Effects of Day of Farrowing Induction and Spontaneous Versus Induced Farrowing on Sow and Suckling Piglet Performance

New research from the University of Missouri indicates that farrowing induction is a valuable tool when properly applied and that parity-specific farrowing induction protocols merit consideration.
calendar icon 16 July 2013
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In the latest issue of Journal of Swine Health and Production, first-names author, H.M. Smith and co-authors at the University of Missouri report their work to evaluate the impact of day of farrowing induction on production parameters under commercial conditions (Analysis 1) and impact of induction, regardless of day, on production parameters (Analysis 2).

First- and second-parity sows (n=469) were induced with prostaglandin F2α at 03:30 and 06:00 on gestation day 113, 114 or 116. Sows that had not farrowed by 05:30 the following day received 10 IU oxytocin.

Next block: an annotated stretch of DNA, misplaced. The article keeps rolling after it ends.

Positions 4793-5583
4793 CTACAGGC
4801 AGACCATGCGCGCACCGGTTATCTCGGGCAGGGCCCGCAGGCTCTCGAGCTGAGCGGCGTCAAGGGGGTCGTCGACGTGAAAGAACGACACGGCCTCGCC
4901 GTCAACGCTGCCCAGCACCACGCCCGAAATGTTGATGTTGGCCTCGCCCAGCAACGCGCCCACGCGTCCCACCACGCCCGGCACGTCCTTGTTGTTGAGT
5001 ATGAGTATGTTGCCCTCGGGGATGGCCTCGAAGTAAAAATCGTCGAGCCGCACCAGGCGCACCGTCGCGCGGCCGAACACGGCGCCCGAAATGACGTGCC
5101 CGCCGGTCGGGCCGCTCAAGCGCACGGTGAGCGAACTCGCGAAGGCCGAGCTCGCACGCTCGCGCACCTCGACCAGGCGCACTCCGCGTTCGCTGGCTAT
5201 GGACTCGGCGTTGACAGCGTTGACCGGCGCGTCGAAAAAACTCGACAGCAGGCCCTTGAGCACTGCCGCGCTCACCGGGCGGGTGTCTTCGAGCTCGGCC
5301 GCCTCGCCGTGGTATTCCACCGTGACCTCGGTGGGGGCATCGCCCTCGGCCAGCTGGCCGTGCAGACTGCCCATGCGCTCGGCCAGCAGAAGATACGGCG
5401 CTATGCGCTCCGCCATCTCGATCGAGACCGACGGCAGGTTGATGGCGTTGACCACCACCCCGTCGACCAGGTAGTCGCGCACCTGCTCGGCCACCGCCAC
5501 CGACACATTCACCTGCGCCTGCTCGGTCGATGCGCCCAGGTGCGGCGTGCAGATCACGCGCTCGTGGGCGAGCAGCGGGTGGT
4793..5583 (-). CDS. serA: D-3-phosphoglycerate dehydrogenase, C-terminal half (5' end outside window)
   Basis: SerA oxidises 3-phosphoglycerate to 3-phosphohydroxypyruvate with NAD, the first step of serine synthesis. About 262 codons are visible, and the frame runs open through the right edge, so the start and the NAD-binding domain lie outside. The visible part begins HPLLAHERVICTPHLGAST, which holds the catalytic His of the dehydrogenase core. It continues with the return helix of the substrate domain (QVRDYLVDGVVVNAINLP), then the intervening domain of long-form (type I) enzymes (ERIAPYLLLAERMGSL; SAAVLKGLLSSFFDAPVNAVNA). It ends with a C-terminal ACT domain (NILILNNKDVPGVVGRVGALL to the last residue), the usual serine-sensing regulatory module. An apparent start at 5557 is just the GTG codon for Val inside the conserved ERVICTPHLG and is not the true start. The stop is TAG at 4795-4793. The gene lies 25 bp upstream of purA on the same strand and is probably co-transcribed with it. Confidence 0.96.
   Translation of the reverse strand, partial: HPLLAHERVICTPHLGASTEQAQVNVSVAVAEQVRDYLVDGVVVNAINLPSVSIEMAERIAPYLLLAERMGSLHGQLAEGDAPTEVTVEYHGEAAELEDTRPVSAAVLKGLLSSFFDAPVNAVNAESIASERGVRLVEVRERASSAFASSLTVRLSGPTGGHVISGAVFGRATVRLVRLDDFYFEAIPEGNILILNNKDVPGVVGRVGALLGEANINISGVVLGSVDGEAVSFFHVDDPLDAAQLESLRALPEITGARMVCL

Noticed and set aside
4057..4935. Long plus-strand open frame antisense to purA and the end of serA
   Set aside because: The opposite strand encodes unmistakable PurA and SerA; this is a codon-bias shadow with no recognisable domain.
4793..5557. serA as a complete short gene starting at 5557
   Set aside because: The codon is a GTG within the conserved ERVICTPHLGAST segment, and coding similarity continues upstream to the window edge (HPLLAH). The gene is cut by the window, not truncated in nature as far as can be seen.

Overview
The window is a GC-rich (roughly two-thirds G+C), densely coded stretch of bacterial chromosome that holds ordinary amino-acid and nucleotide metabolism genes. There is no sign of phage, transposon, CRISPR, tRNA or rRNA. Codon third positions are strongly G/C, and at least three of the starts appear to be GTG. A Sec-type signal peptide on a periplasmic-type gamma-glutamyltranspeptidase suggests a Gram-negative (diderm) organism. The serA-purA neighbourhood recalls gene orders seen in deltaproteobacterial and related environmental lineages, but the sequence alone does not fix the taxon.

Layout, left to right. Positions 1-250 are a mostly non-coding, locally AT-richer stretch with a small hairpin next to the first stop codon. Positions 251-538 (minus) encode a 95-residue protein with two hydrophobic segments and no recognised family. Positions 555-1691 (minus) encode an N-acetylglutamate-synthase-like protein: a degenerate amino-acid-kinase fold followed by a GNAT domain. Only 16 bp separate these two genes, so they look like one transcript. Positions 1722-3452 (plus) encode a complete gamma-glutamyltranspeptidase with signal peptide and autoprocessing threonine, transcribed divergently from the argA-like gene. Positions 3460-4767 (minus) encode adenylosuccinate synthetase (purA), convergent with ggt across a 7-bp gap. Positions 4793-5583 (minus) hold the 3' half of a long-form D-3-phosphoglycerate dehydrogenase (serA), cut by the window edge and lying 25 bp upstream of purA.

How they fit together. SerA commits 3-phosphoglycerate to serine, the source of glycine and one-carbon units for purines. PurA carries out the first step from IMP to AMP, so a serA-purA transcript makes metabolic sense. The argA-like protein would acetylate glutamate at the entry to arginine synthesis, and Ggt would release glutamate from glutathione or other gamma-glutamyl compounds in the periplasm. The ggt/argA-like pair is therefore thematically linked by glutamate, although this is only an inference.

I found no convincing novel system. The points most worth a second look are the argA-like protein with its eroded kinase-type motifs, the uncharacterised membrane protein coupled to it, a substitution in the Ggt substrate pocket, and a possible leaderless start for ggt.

Using Analysis 1, they found that gestation length (mean ± standard error) was 114.01 ± 0.08, 114.67 ± 0.08 and 115.19 ± 0.09 days for day 113, 114 and 116 groups, respectively. Spontaneous farrowing occurred in 6.50 per cent, 14.89 per cent and 80.83 per cent of sows. There was no treatment effect on number born alive (NBA), mummified, stillborns, litter weaning weight, litter average daily gain, percentage litters receiving medical intervention once, piglet mortality or percentage sows in oestrus by day 7 post-weaning.

Percentage of unsupervised piglets was greater (P=0.001) in day 116 (64.8 per cent) than day 113 sows (56.9 per cent), and intermediate in day 114 sows.

By Analysis 2, they observed that sows farrowing spontaneously had shorter gestation lengths (114.4 ± 0.09 days) than induced sows (114.7 ± 0.07 days; P=0.01). Other sow and piglet parameters did not differ between induced and spontaneous sows.

Smith and co-authors concluded that under the conditions of this study, more piglets are born during unsupervised hours when sows are induced on day 116 than when sows are induced on day 113. They add that gestation length must be known for successful farrowing induction.


Smith H.M., C.C. Selby, A.M. Williams, M.R. Ellersieck, W.R. Lamberson and T.J. Safranski. 2013. Effects of day of farrowing induction and spontaneous versus induced farrowing on sow and suckling piglet performance. J. Swine Health Prod. 2013;21(4):195–202.

Further Reading

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July 2013

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